Civic agencies to remove invasive species from ecologically sensitive areas

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The state government has instructed agencies to start removing Prosopis juliflora from the shores of water bodies, such as the Adyar. The Society will likely obtain an estimate of the area covered by invasive species in the city shortly.

The state government has asked agencies to start removing Prosopis juliflora shores of bodies of water, such as the Adyar. The Society will likely obtain an estimate of the area covered by invasive species in the city shortly.

The Greater Chennai Corporation and other municipal bodies will remove invasive species, including Prosopis juliflora, from river banks and other water bodies.

The state government has asked municipal bodies to start removing Prosopis juliflora from the banks of water bodies, such as the Adyar. The area of ​​Prosopis juliflora has increased in recent years along river banks, increasing the risk for areas where eco-restoration projects have already been implemented.

Chennai Rivers Restoration Trust (CRRT) officials said the invasive species had been removed from 358 acres of Adyar Creek, which was eco-restored 10 years ago. But the area occupied by invasive species has expanded along the 42 km stretch of the Adyar. Plant removal has become very difficult in some areas due to dense vegetation. The expert committee, constituted under the Madras High Court, has obtained estimates of some of the invasive species in the state.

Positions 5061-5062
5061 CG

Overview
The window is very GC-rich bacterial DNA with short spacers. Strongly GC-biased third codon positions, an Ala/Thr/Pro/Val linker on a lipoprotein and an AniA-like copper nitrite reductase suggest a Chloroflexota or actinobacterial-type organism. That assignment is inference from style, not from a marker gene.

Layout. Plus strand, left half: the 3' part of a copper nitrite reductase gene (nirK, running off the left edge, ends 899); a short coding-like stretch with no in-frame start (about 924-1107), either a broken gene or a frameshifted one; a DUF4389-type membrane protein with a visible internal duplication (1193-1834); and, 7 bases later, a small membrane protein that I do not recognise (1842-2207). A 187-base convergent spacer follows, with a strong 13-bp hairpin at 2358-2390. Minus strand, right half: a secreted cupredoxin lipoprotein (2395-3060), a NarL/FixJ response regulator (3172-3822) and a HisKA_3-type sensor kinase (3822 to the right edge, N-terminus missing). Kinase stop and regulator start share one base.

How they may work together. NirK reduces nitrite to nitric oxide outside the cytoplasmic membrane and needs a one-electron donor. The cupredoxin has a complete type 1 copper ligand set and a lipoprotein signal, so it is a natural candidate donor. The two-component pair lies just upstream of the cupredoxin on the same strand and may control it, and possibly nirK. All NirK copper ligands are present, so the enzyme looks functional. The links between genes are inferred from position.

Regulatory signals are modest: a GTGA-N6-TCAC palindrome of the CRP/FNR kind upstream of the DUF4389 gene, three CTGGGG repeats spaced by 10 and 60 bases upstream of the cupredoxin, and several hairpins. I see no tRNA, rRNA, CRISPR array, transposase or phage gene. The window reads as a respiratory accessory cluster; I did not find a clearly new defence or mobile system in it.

According to the report, Prosopis juliflora covers an area of ​​56,000 hectares in the state. The GCC should soon obtain an estimate of the area covered by invasive species in the city.

The impact of invasive species, such as Lantana camara, Acacia mearnsii, Senna spectabilis and Opuntia sp, is also likely to be studied in the city before other initiatives are launched.

“Native species numbers increased from 141 to 441 in 358 acres of Adyar Creek after invasive species were removed. We have been clearing invasive plants at frequent intervals over the past 10 years,” a CRRT official said.

Officials point to the lack of accurate estimates of the area covered by invasive species and the percentage coverage or density of invasive plants per hectare in the city. Researchers associated with restoration initiatives said the data could be obtained through different approaches, including estimation based on remote sensing and the promotion of a mobile app by citizens associated with biodiversity conservation.

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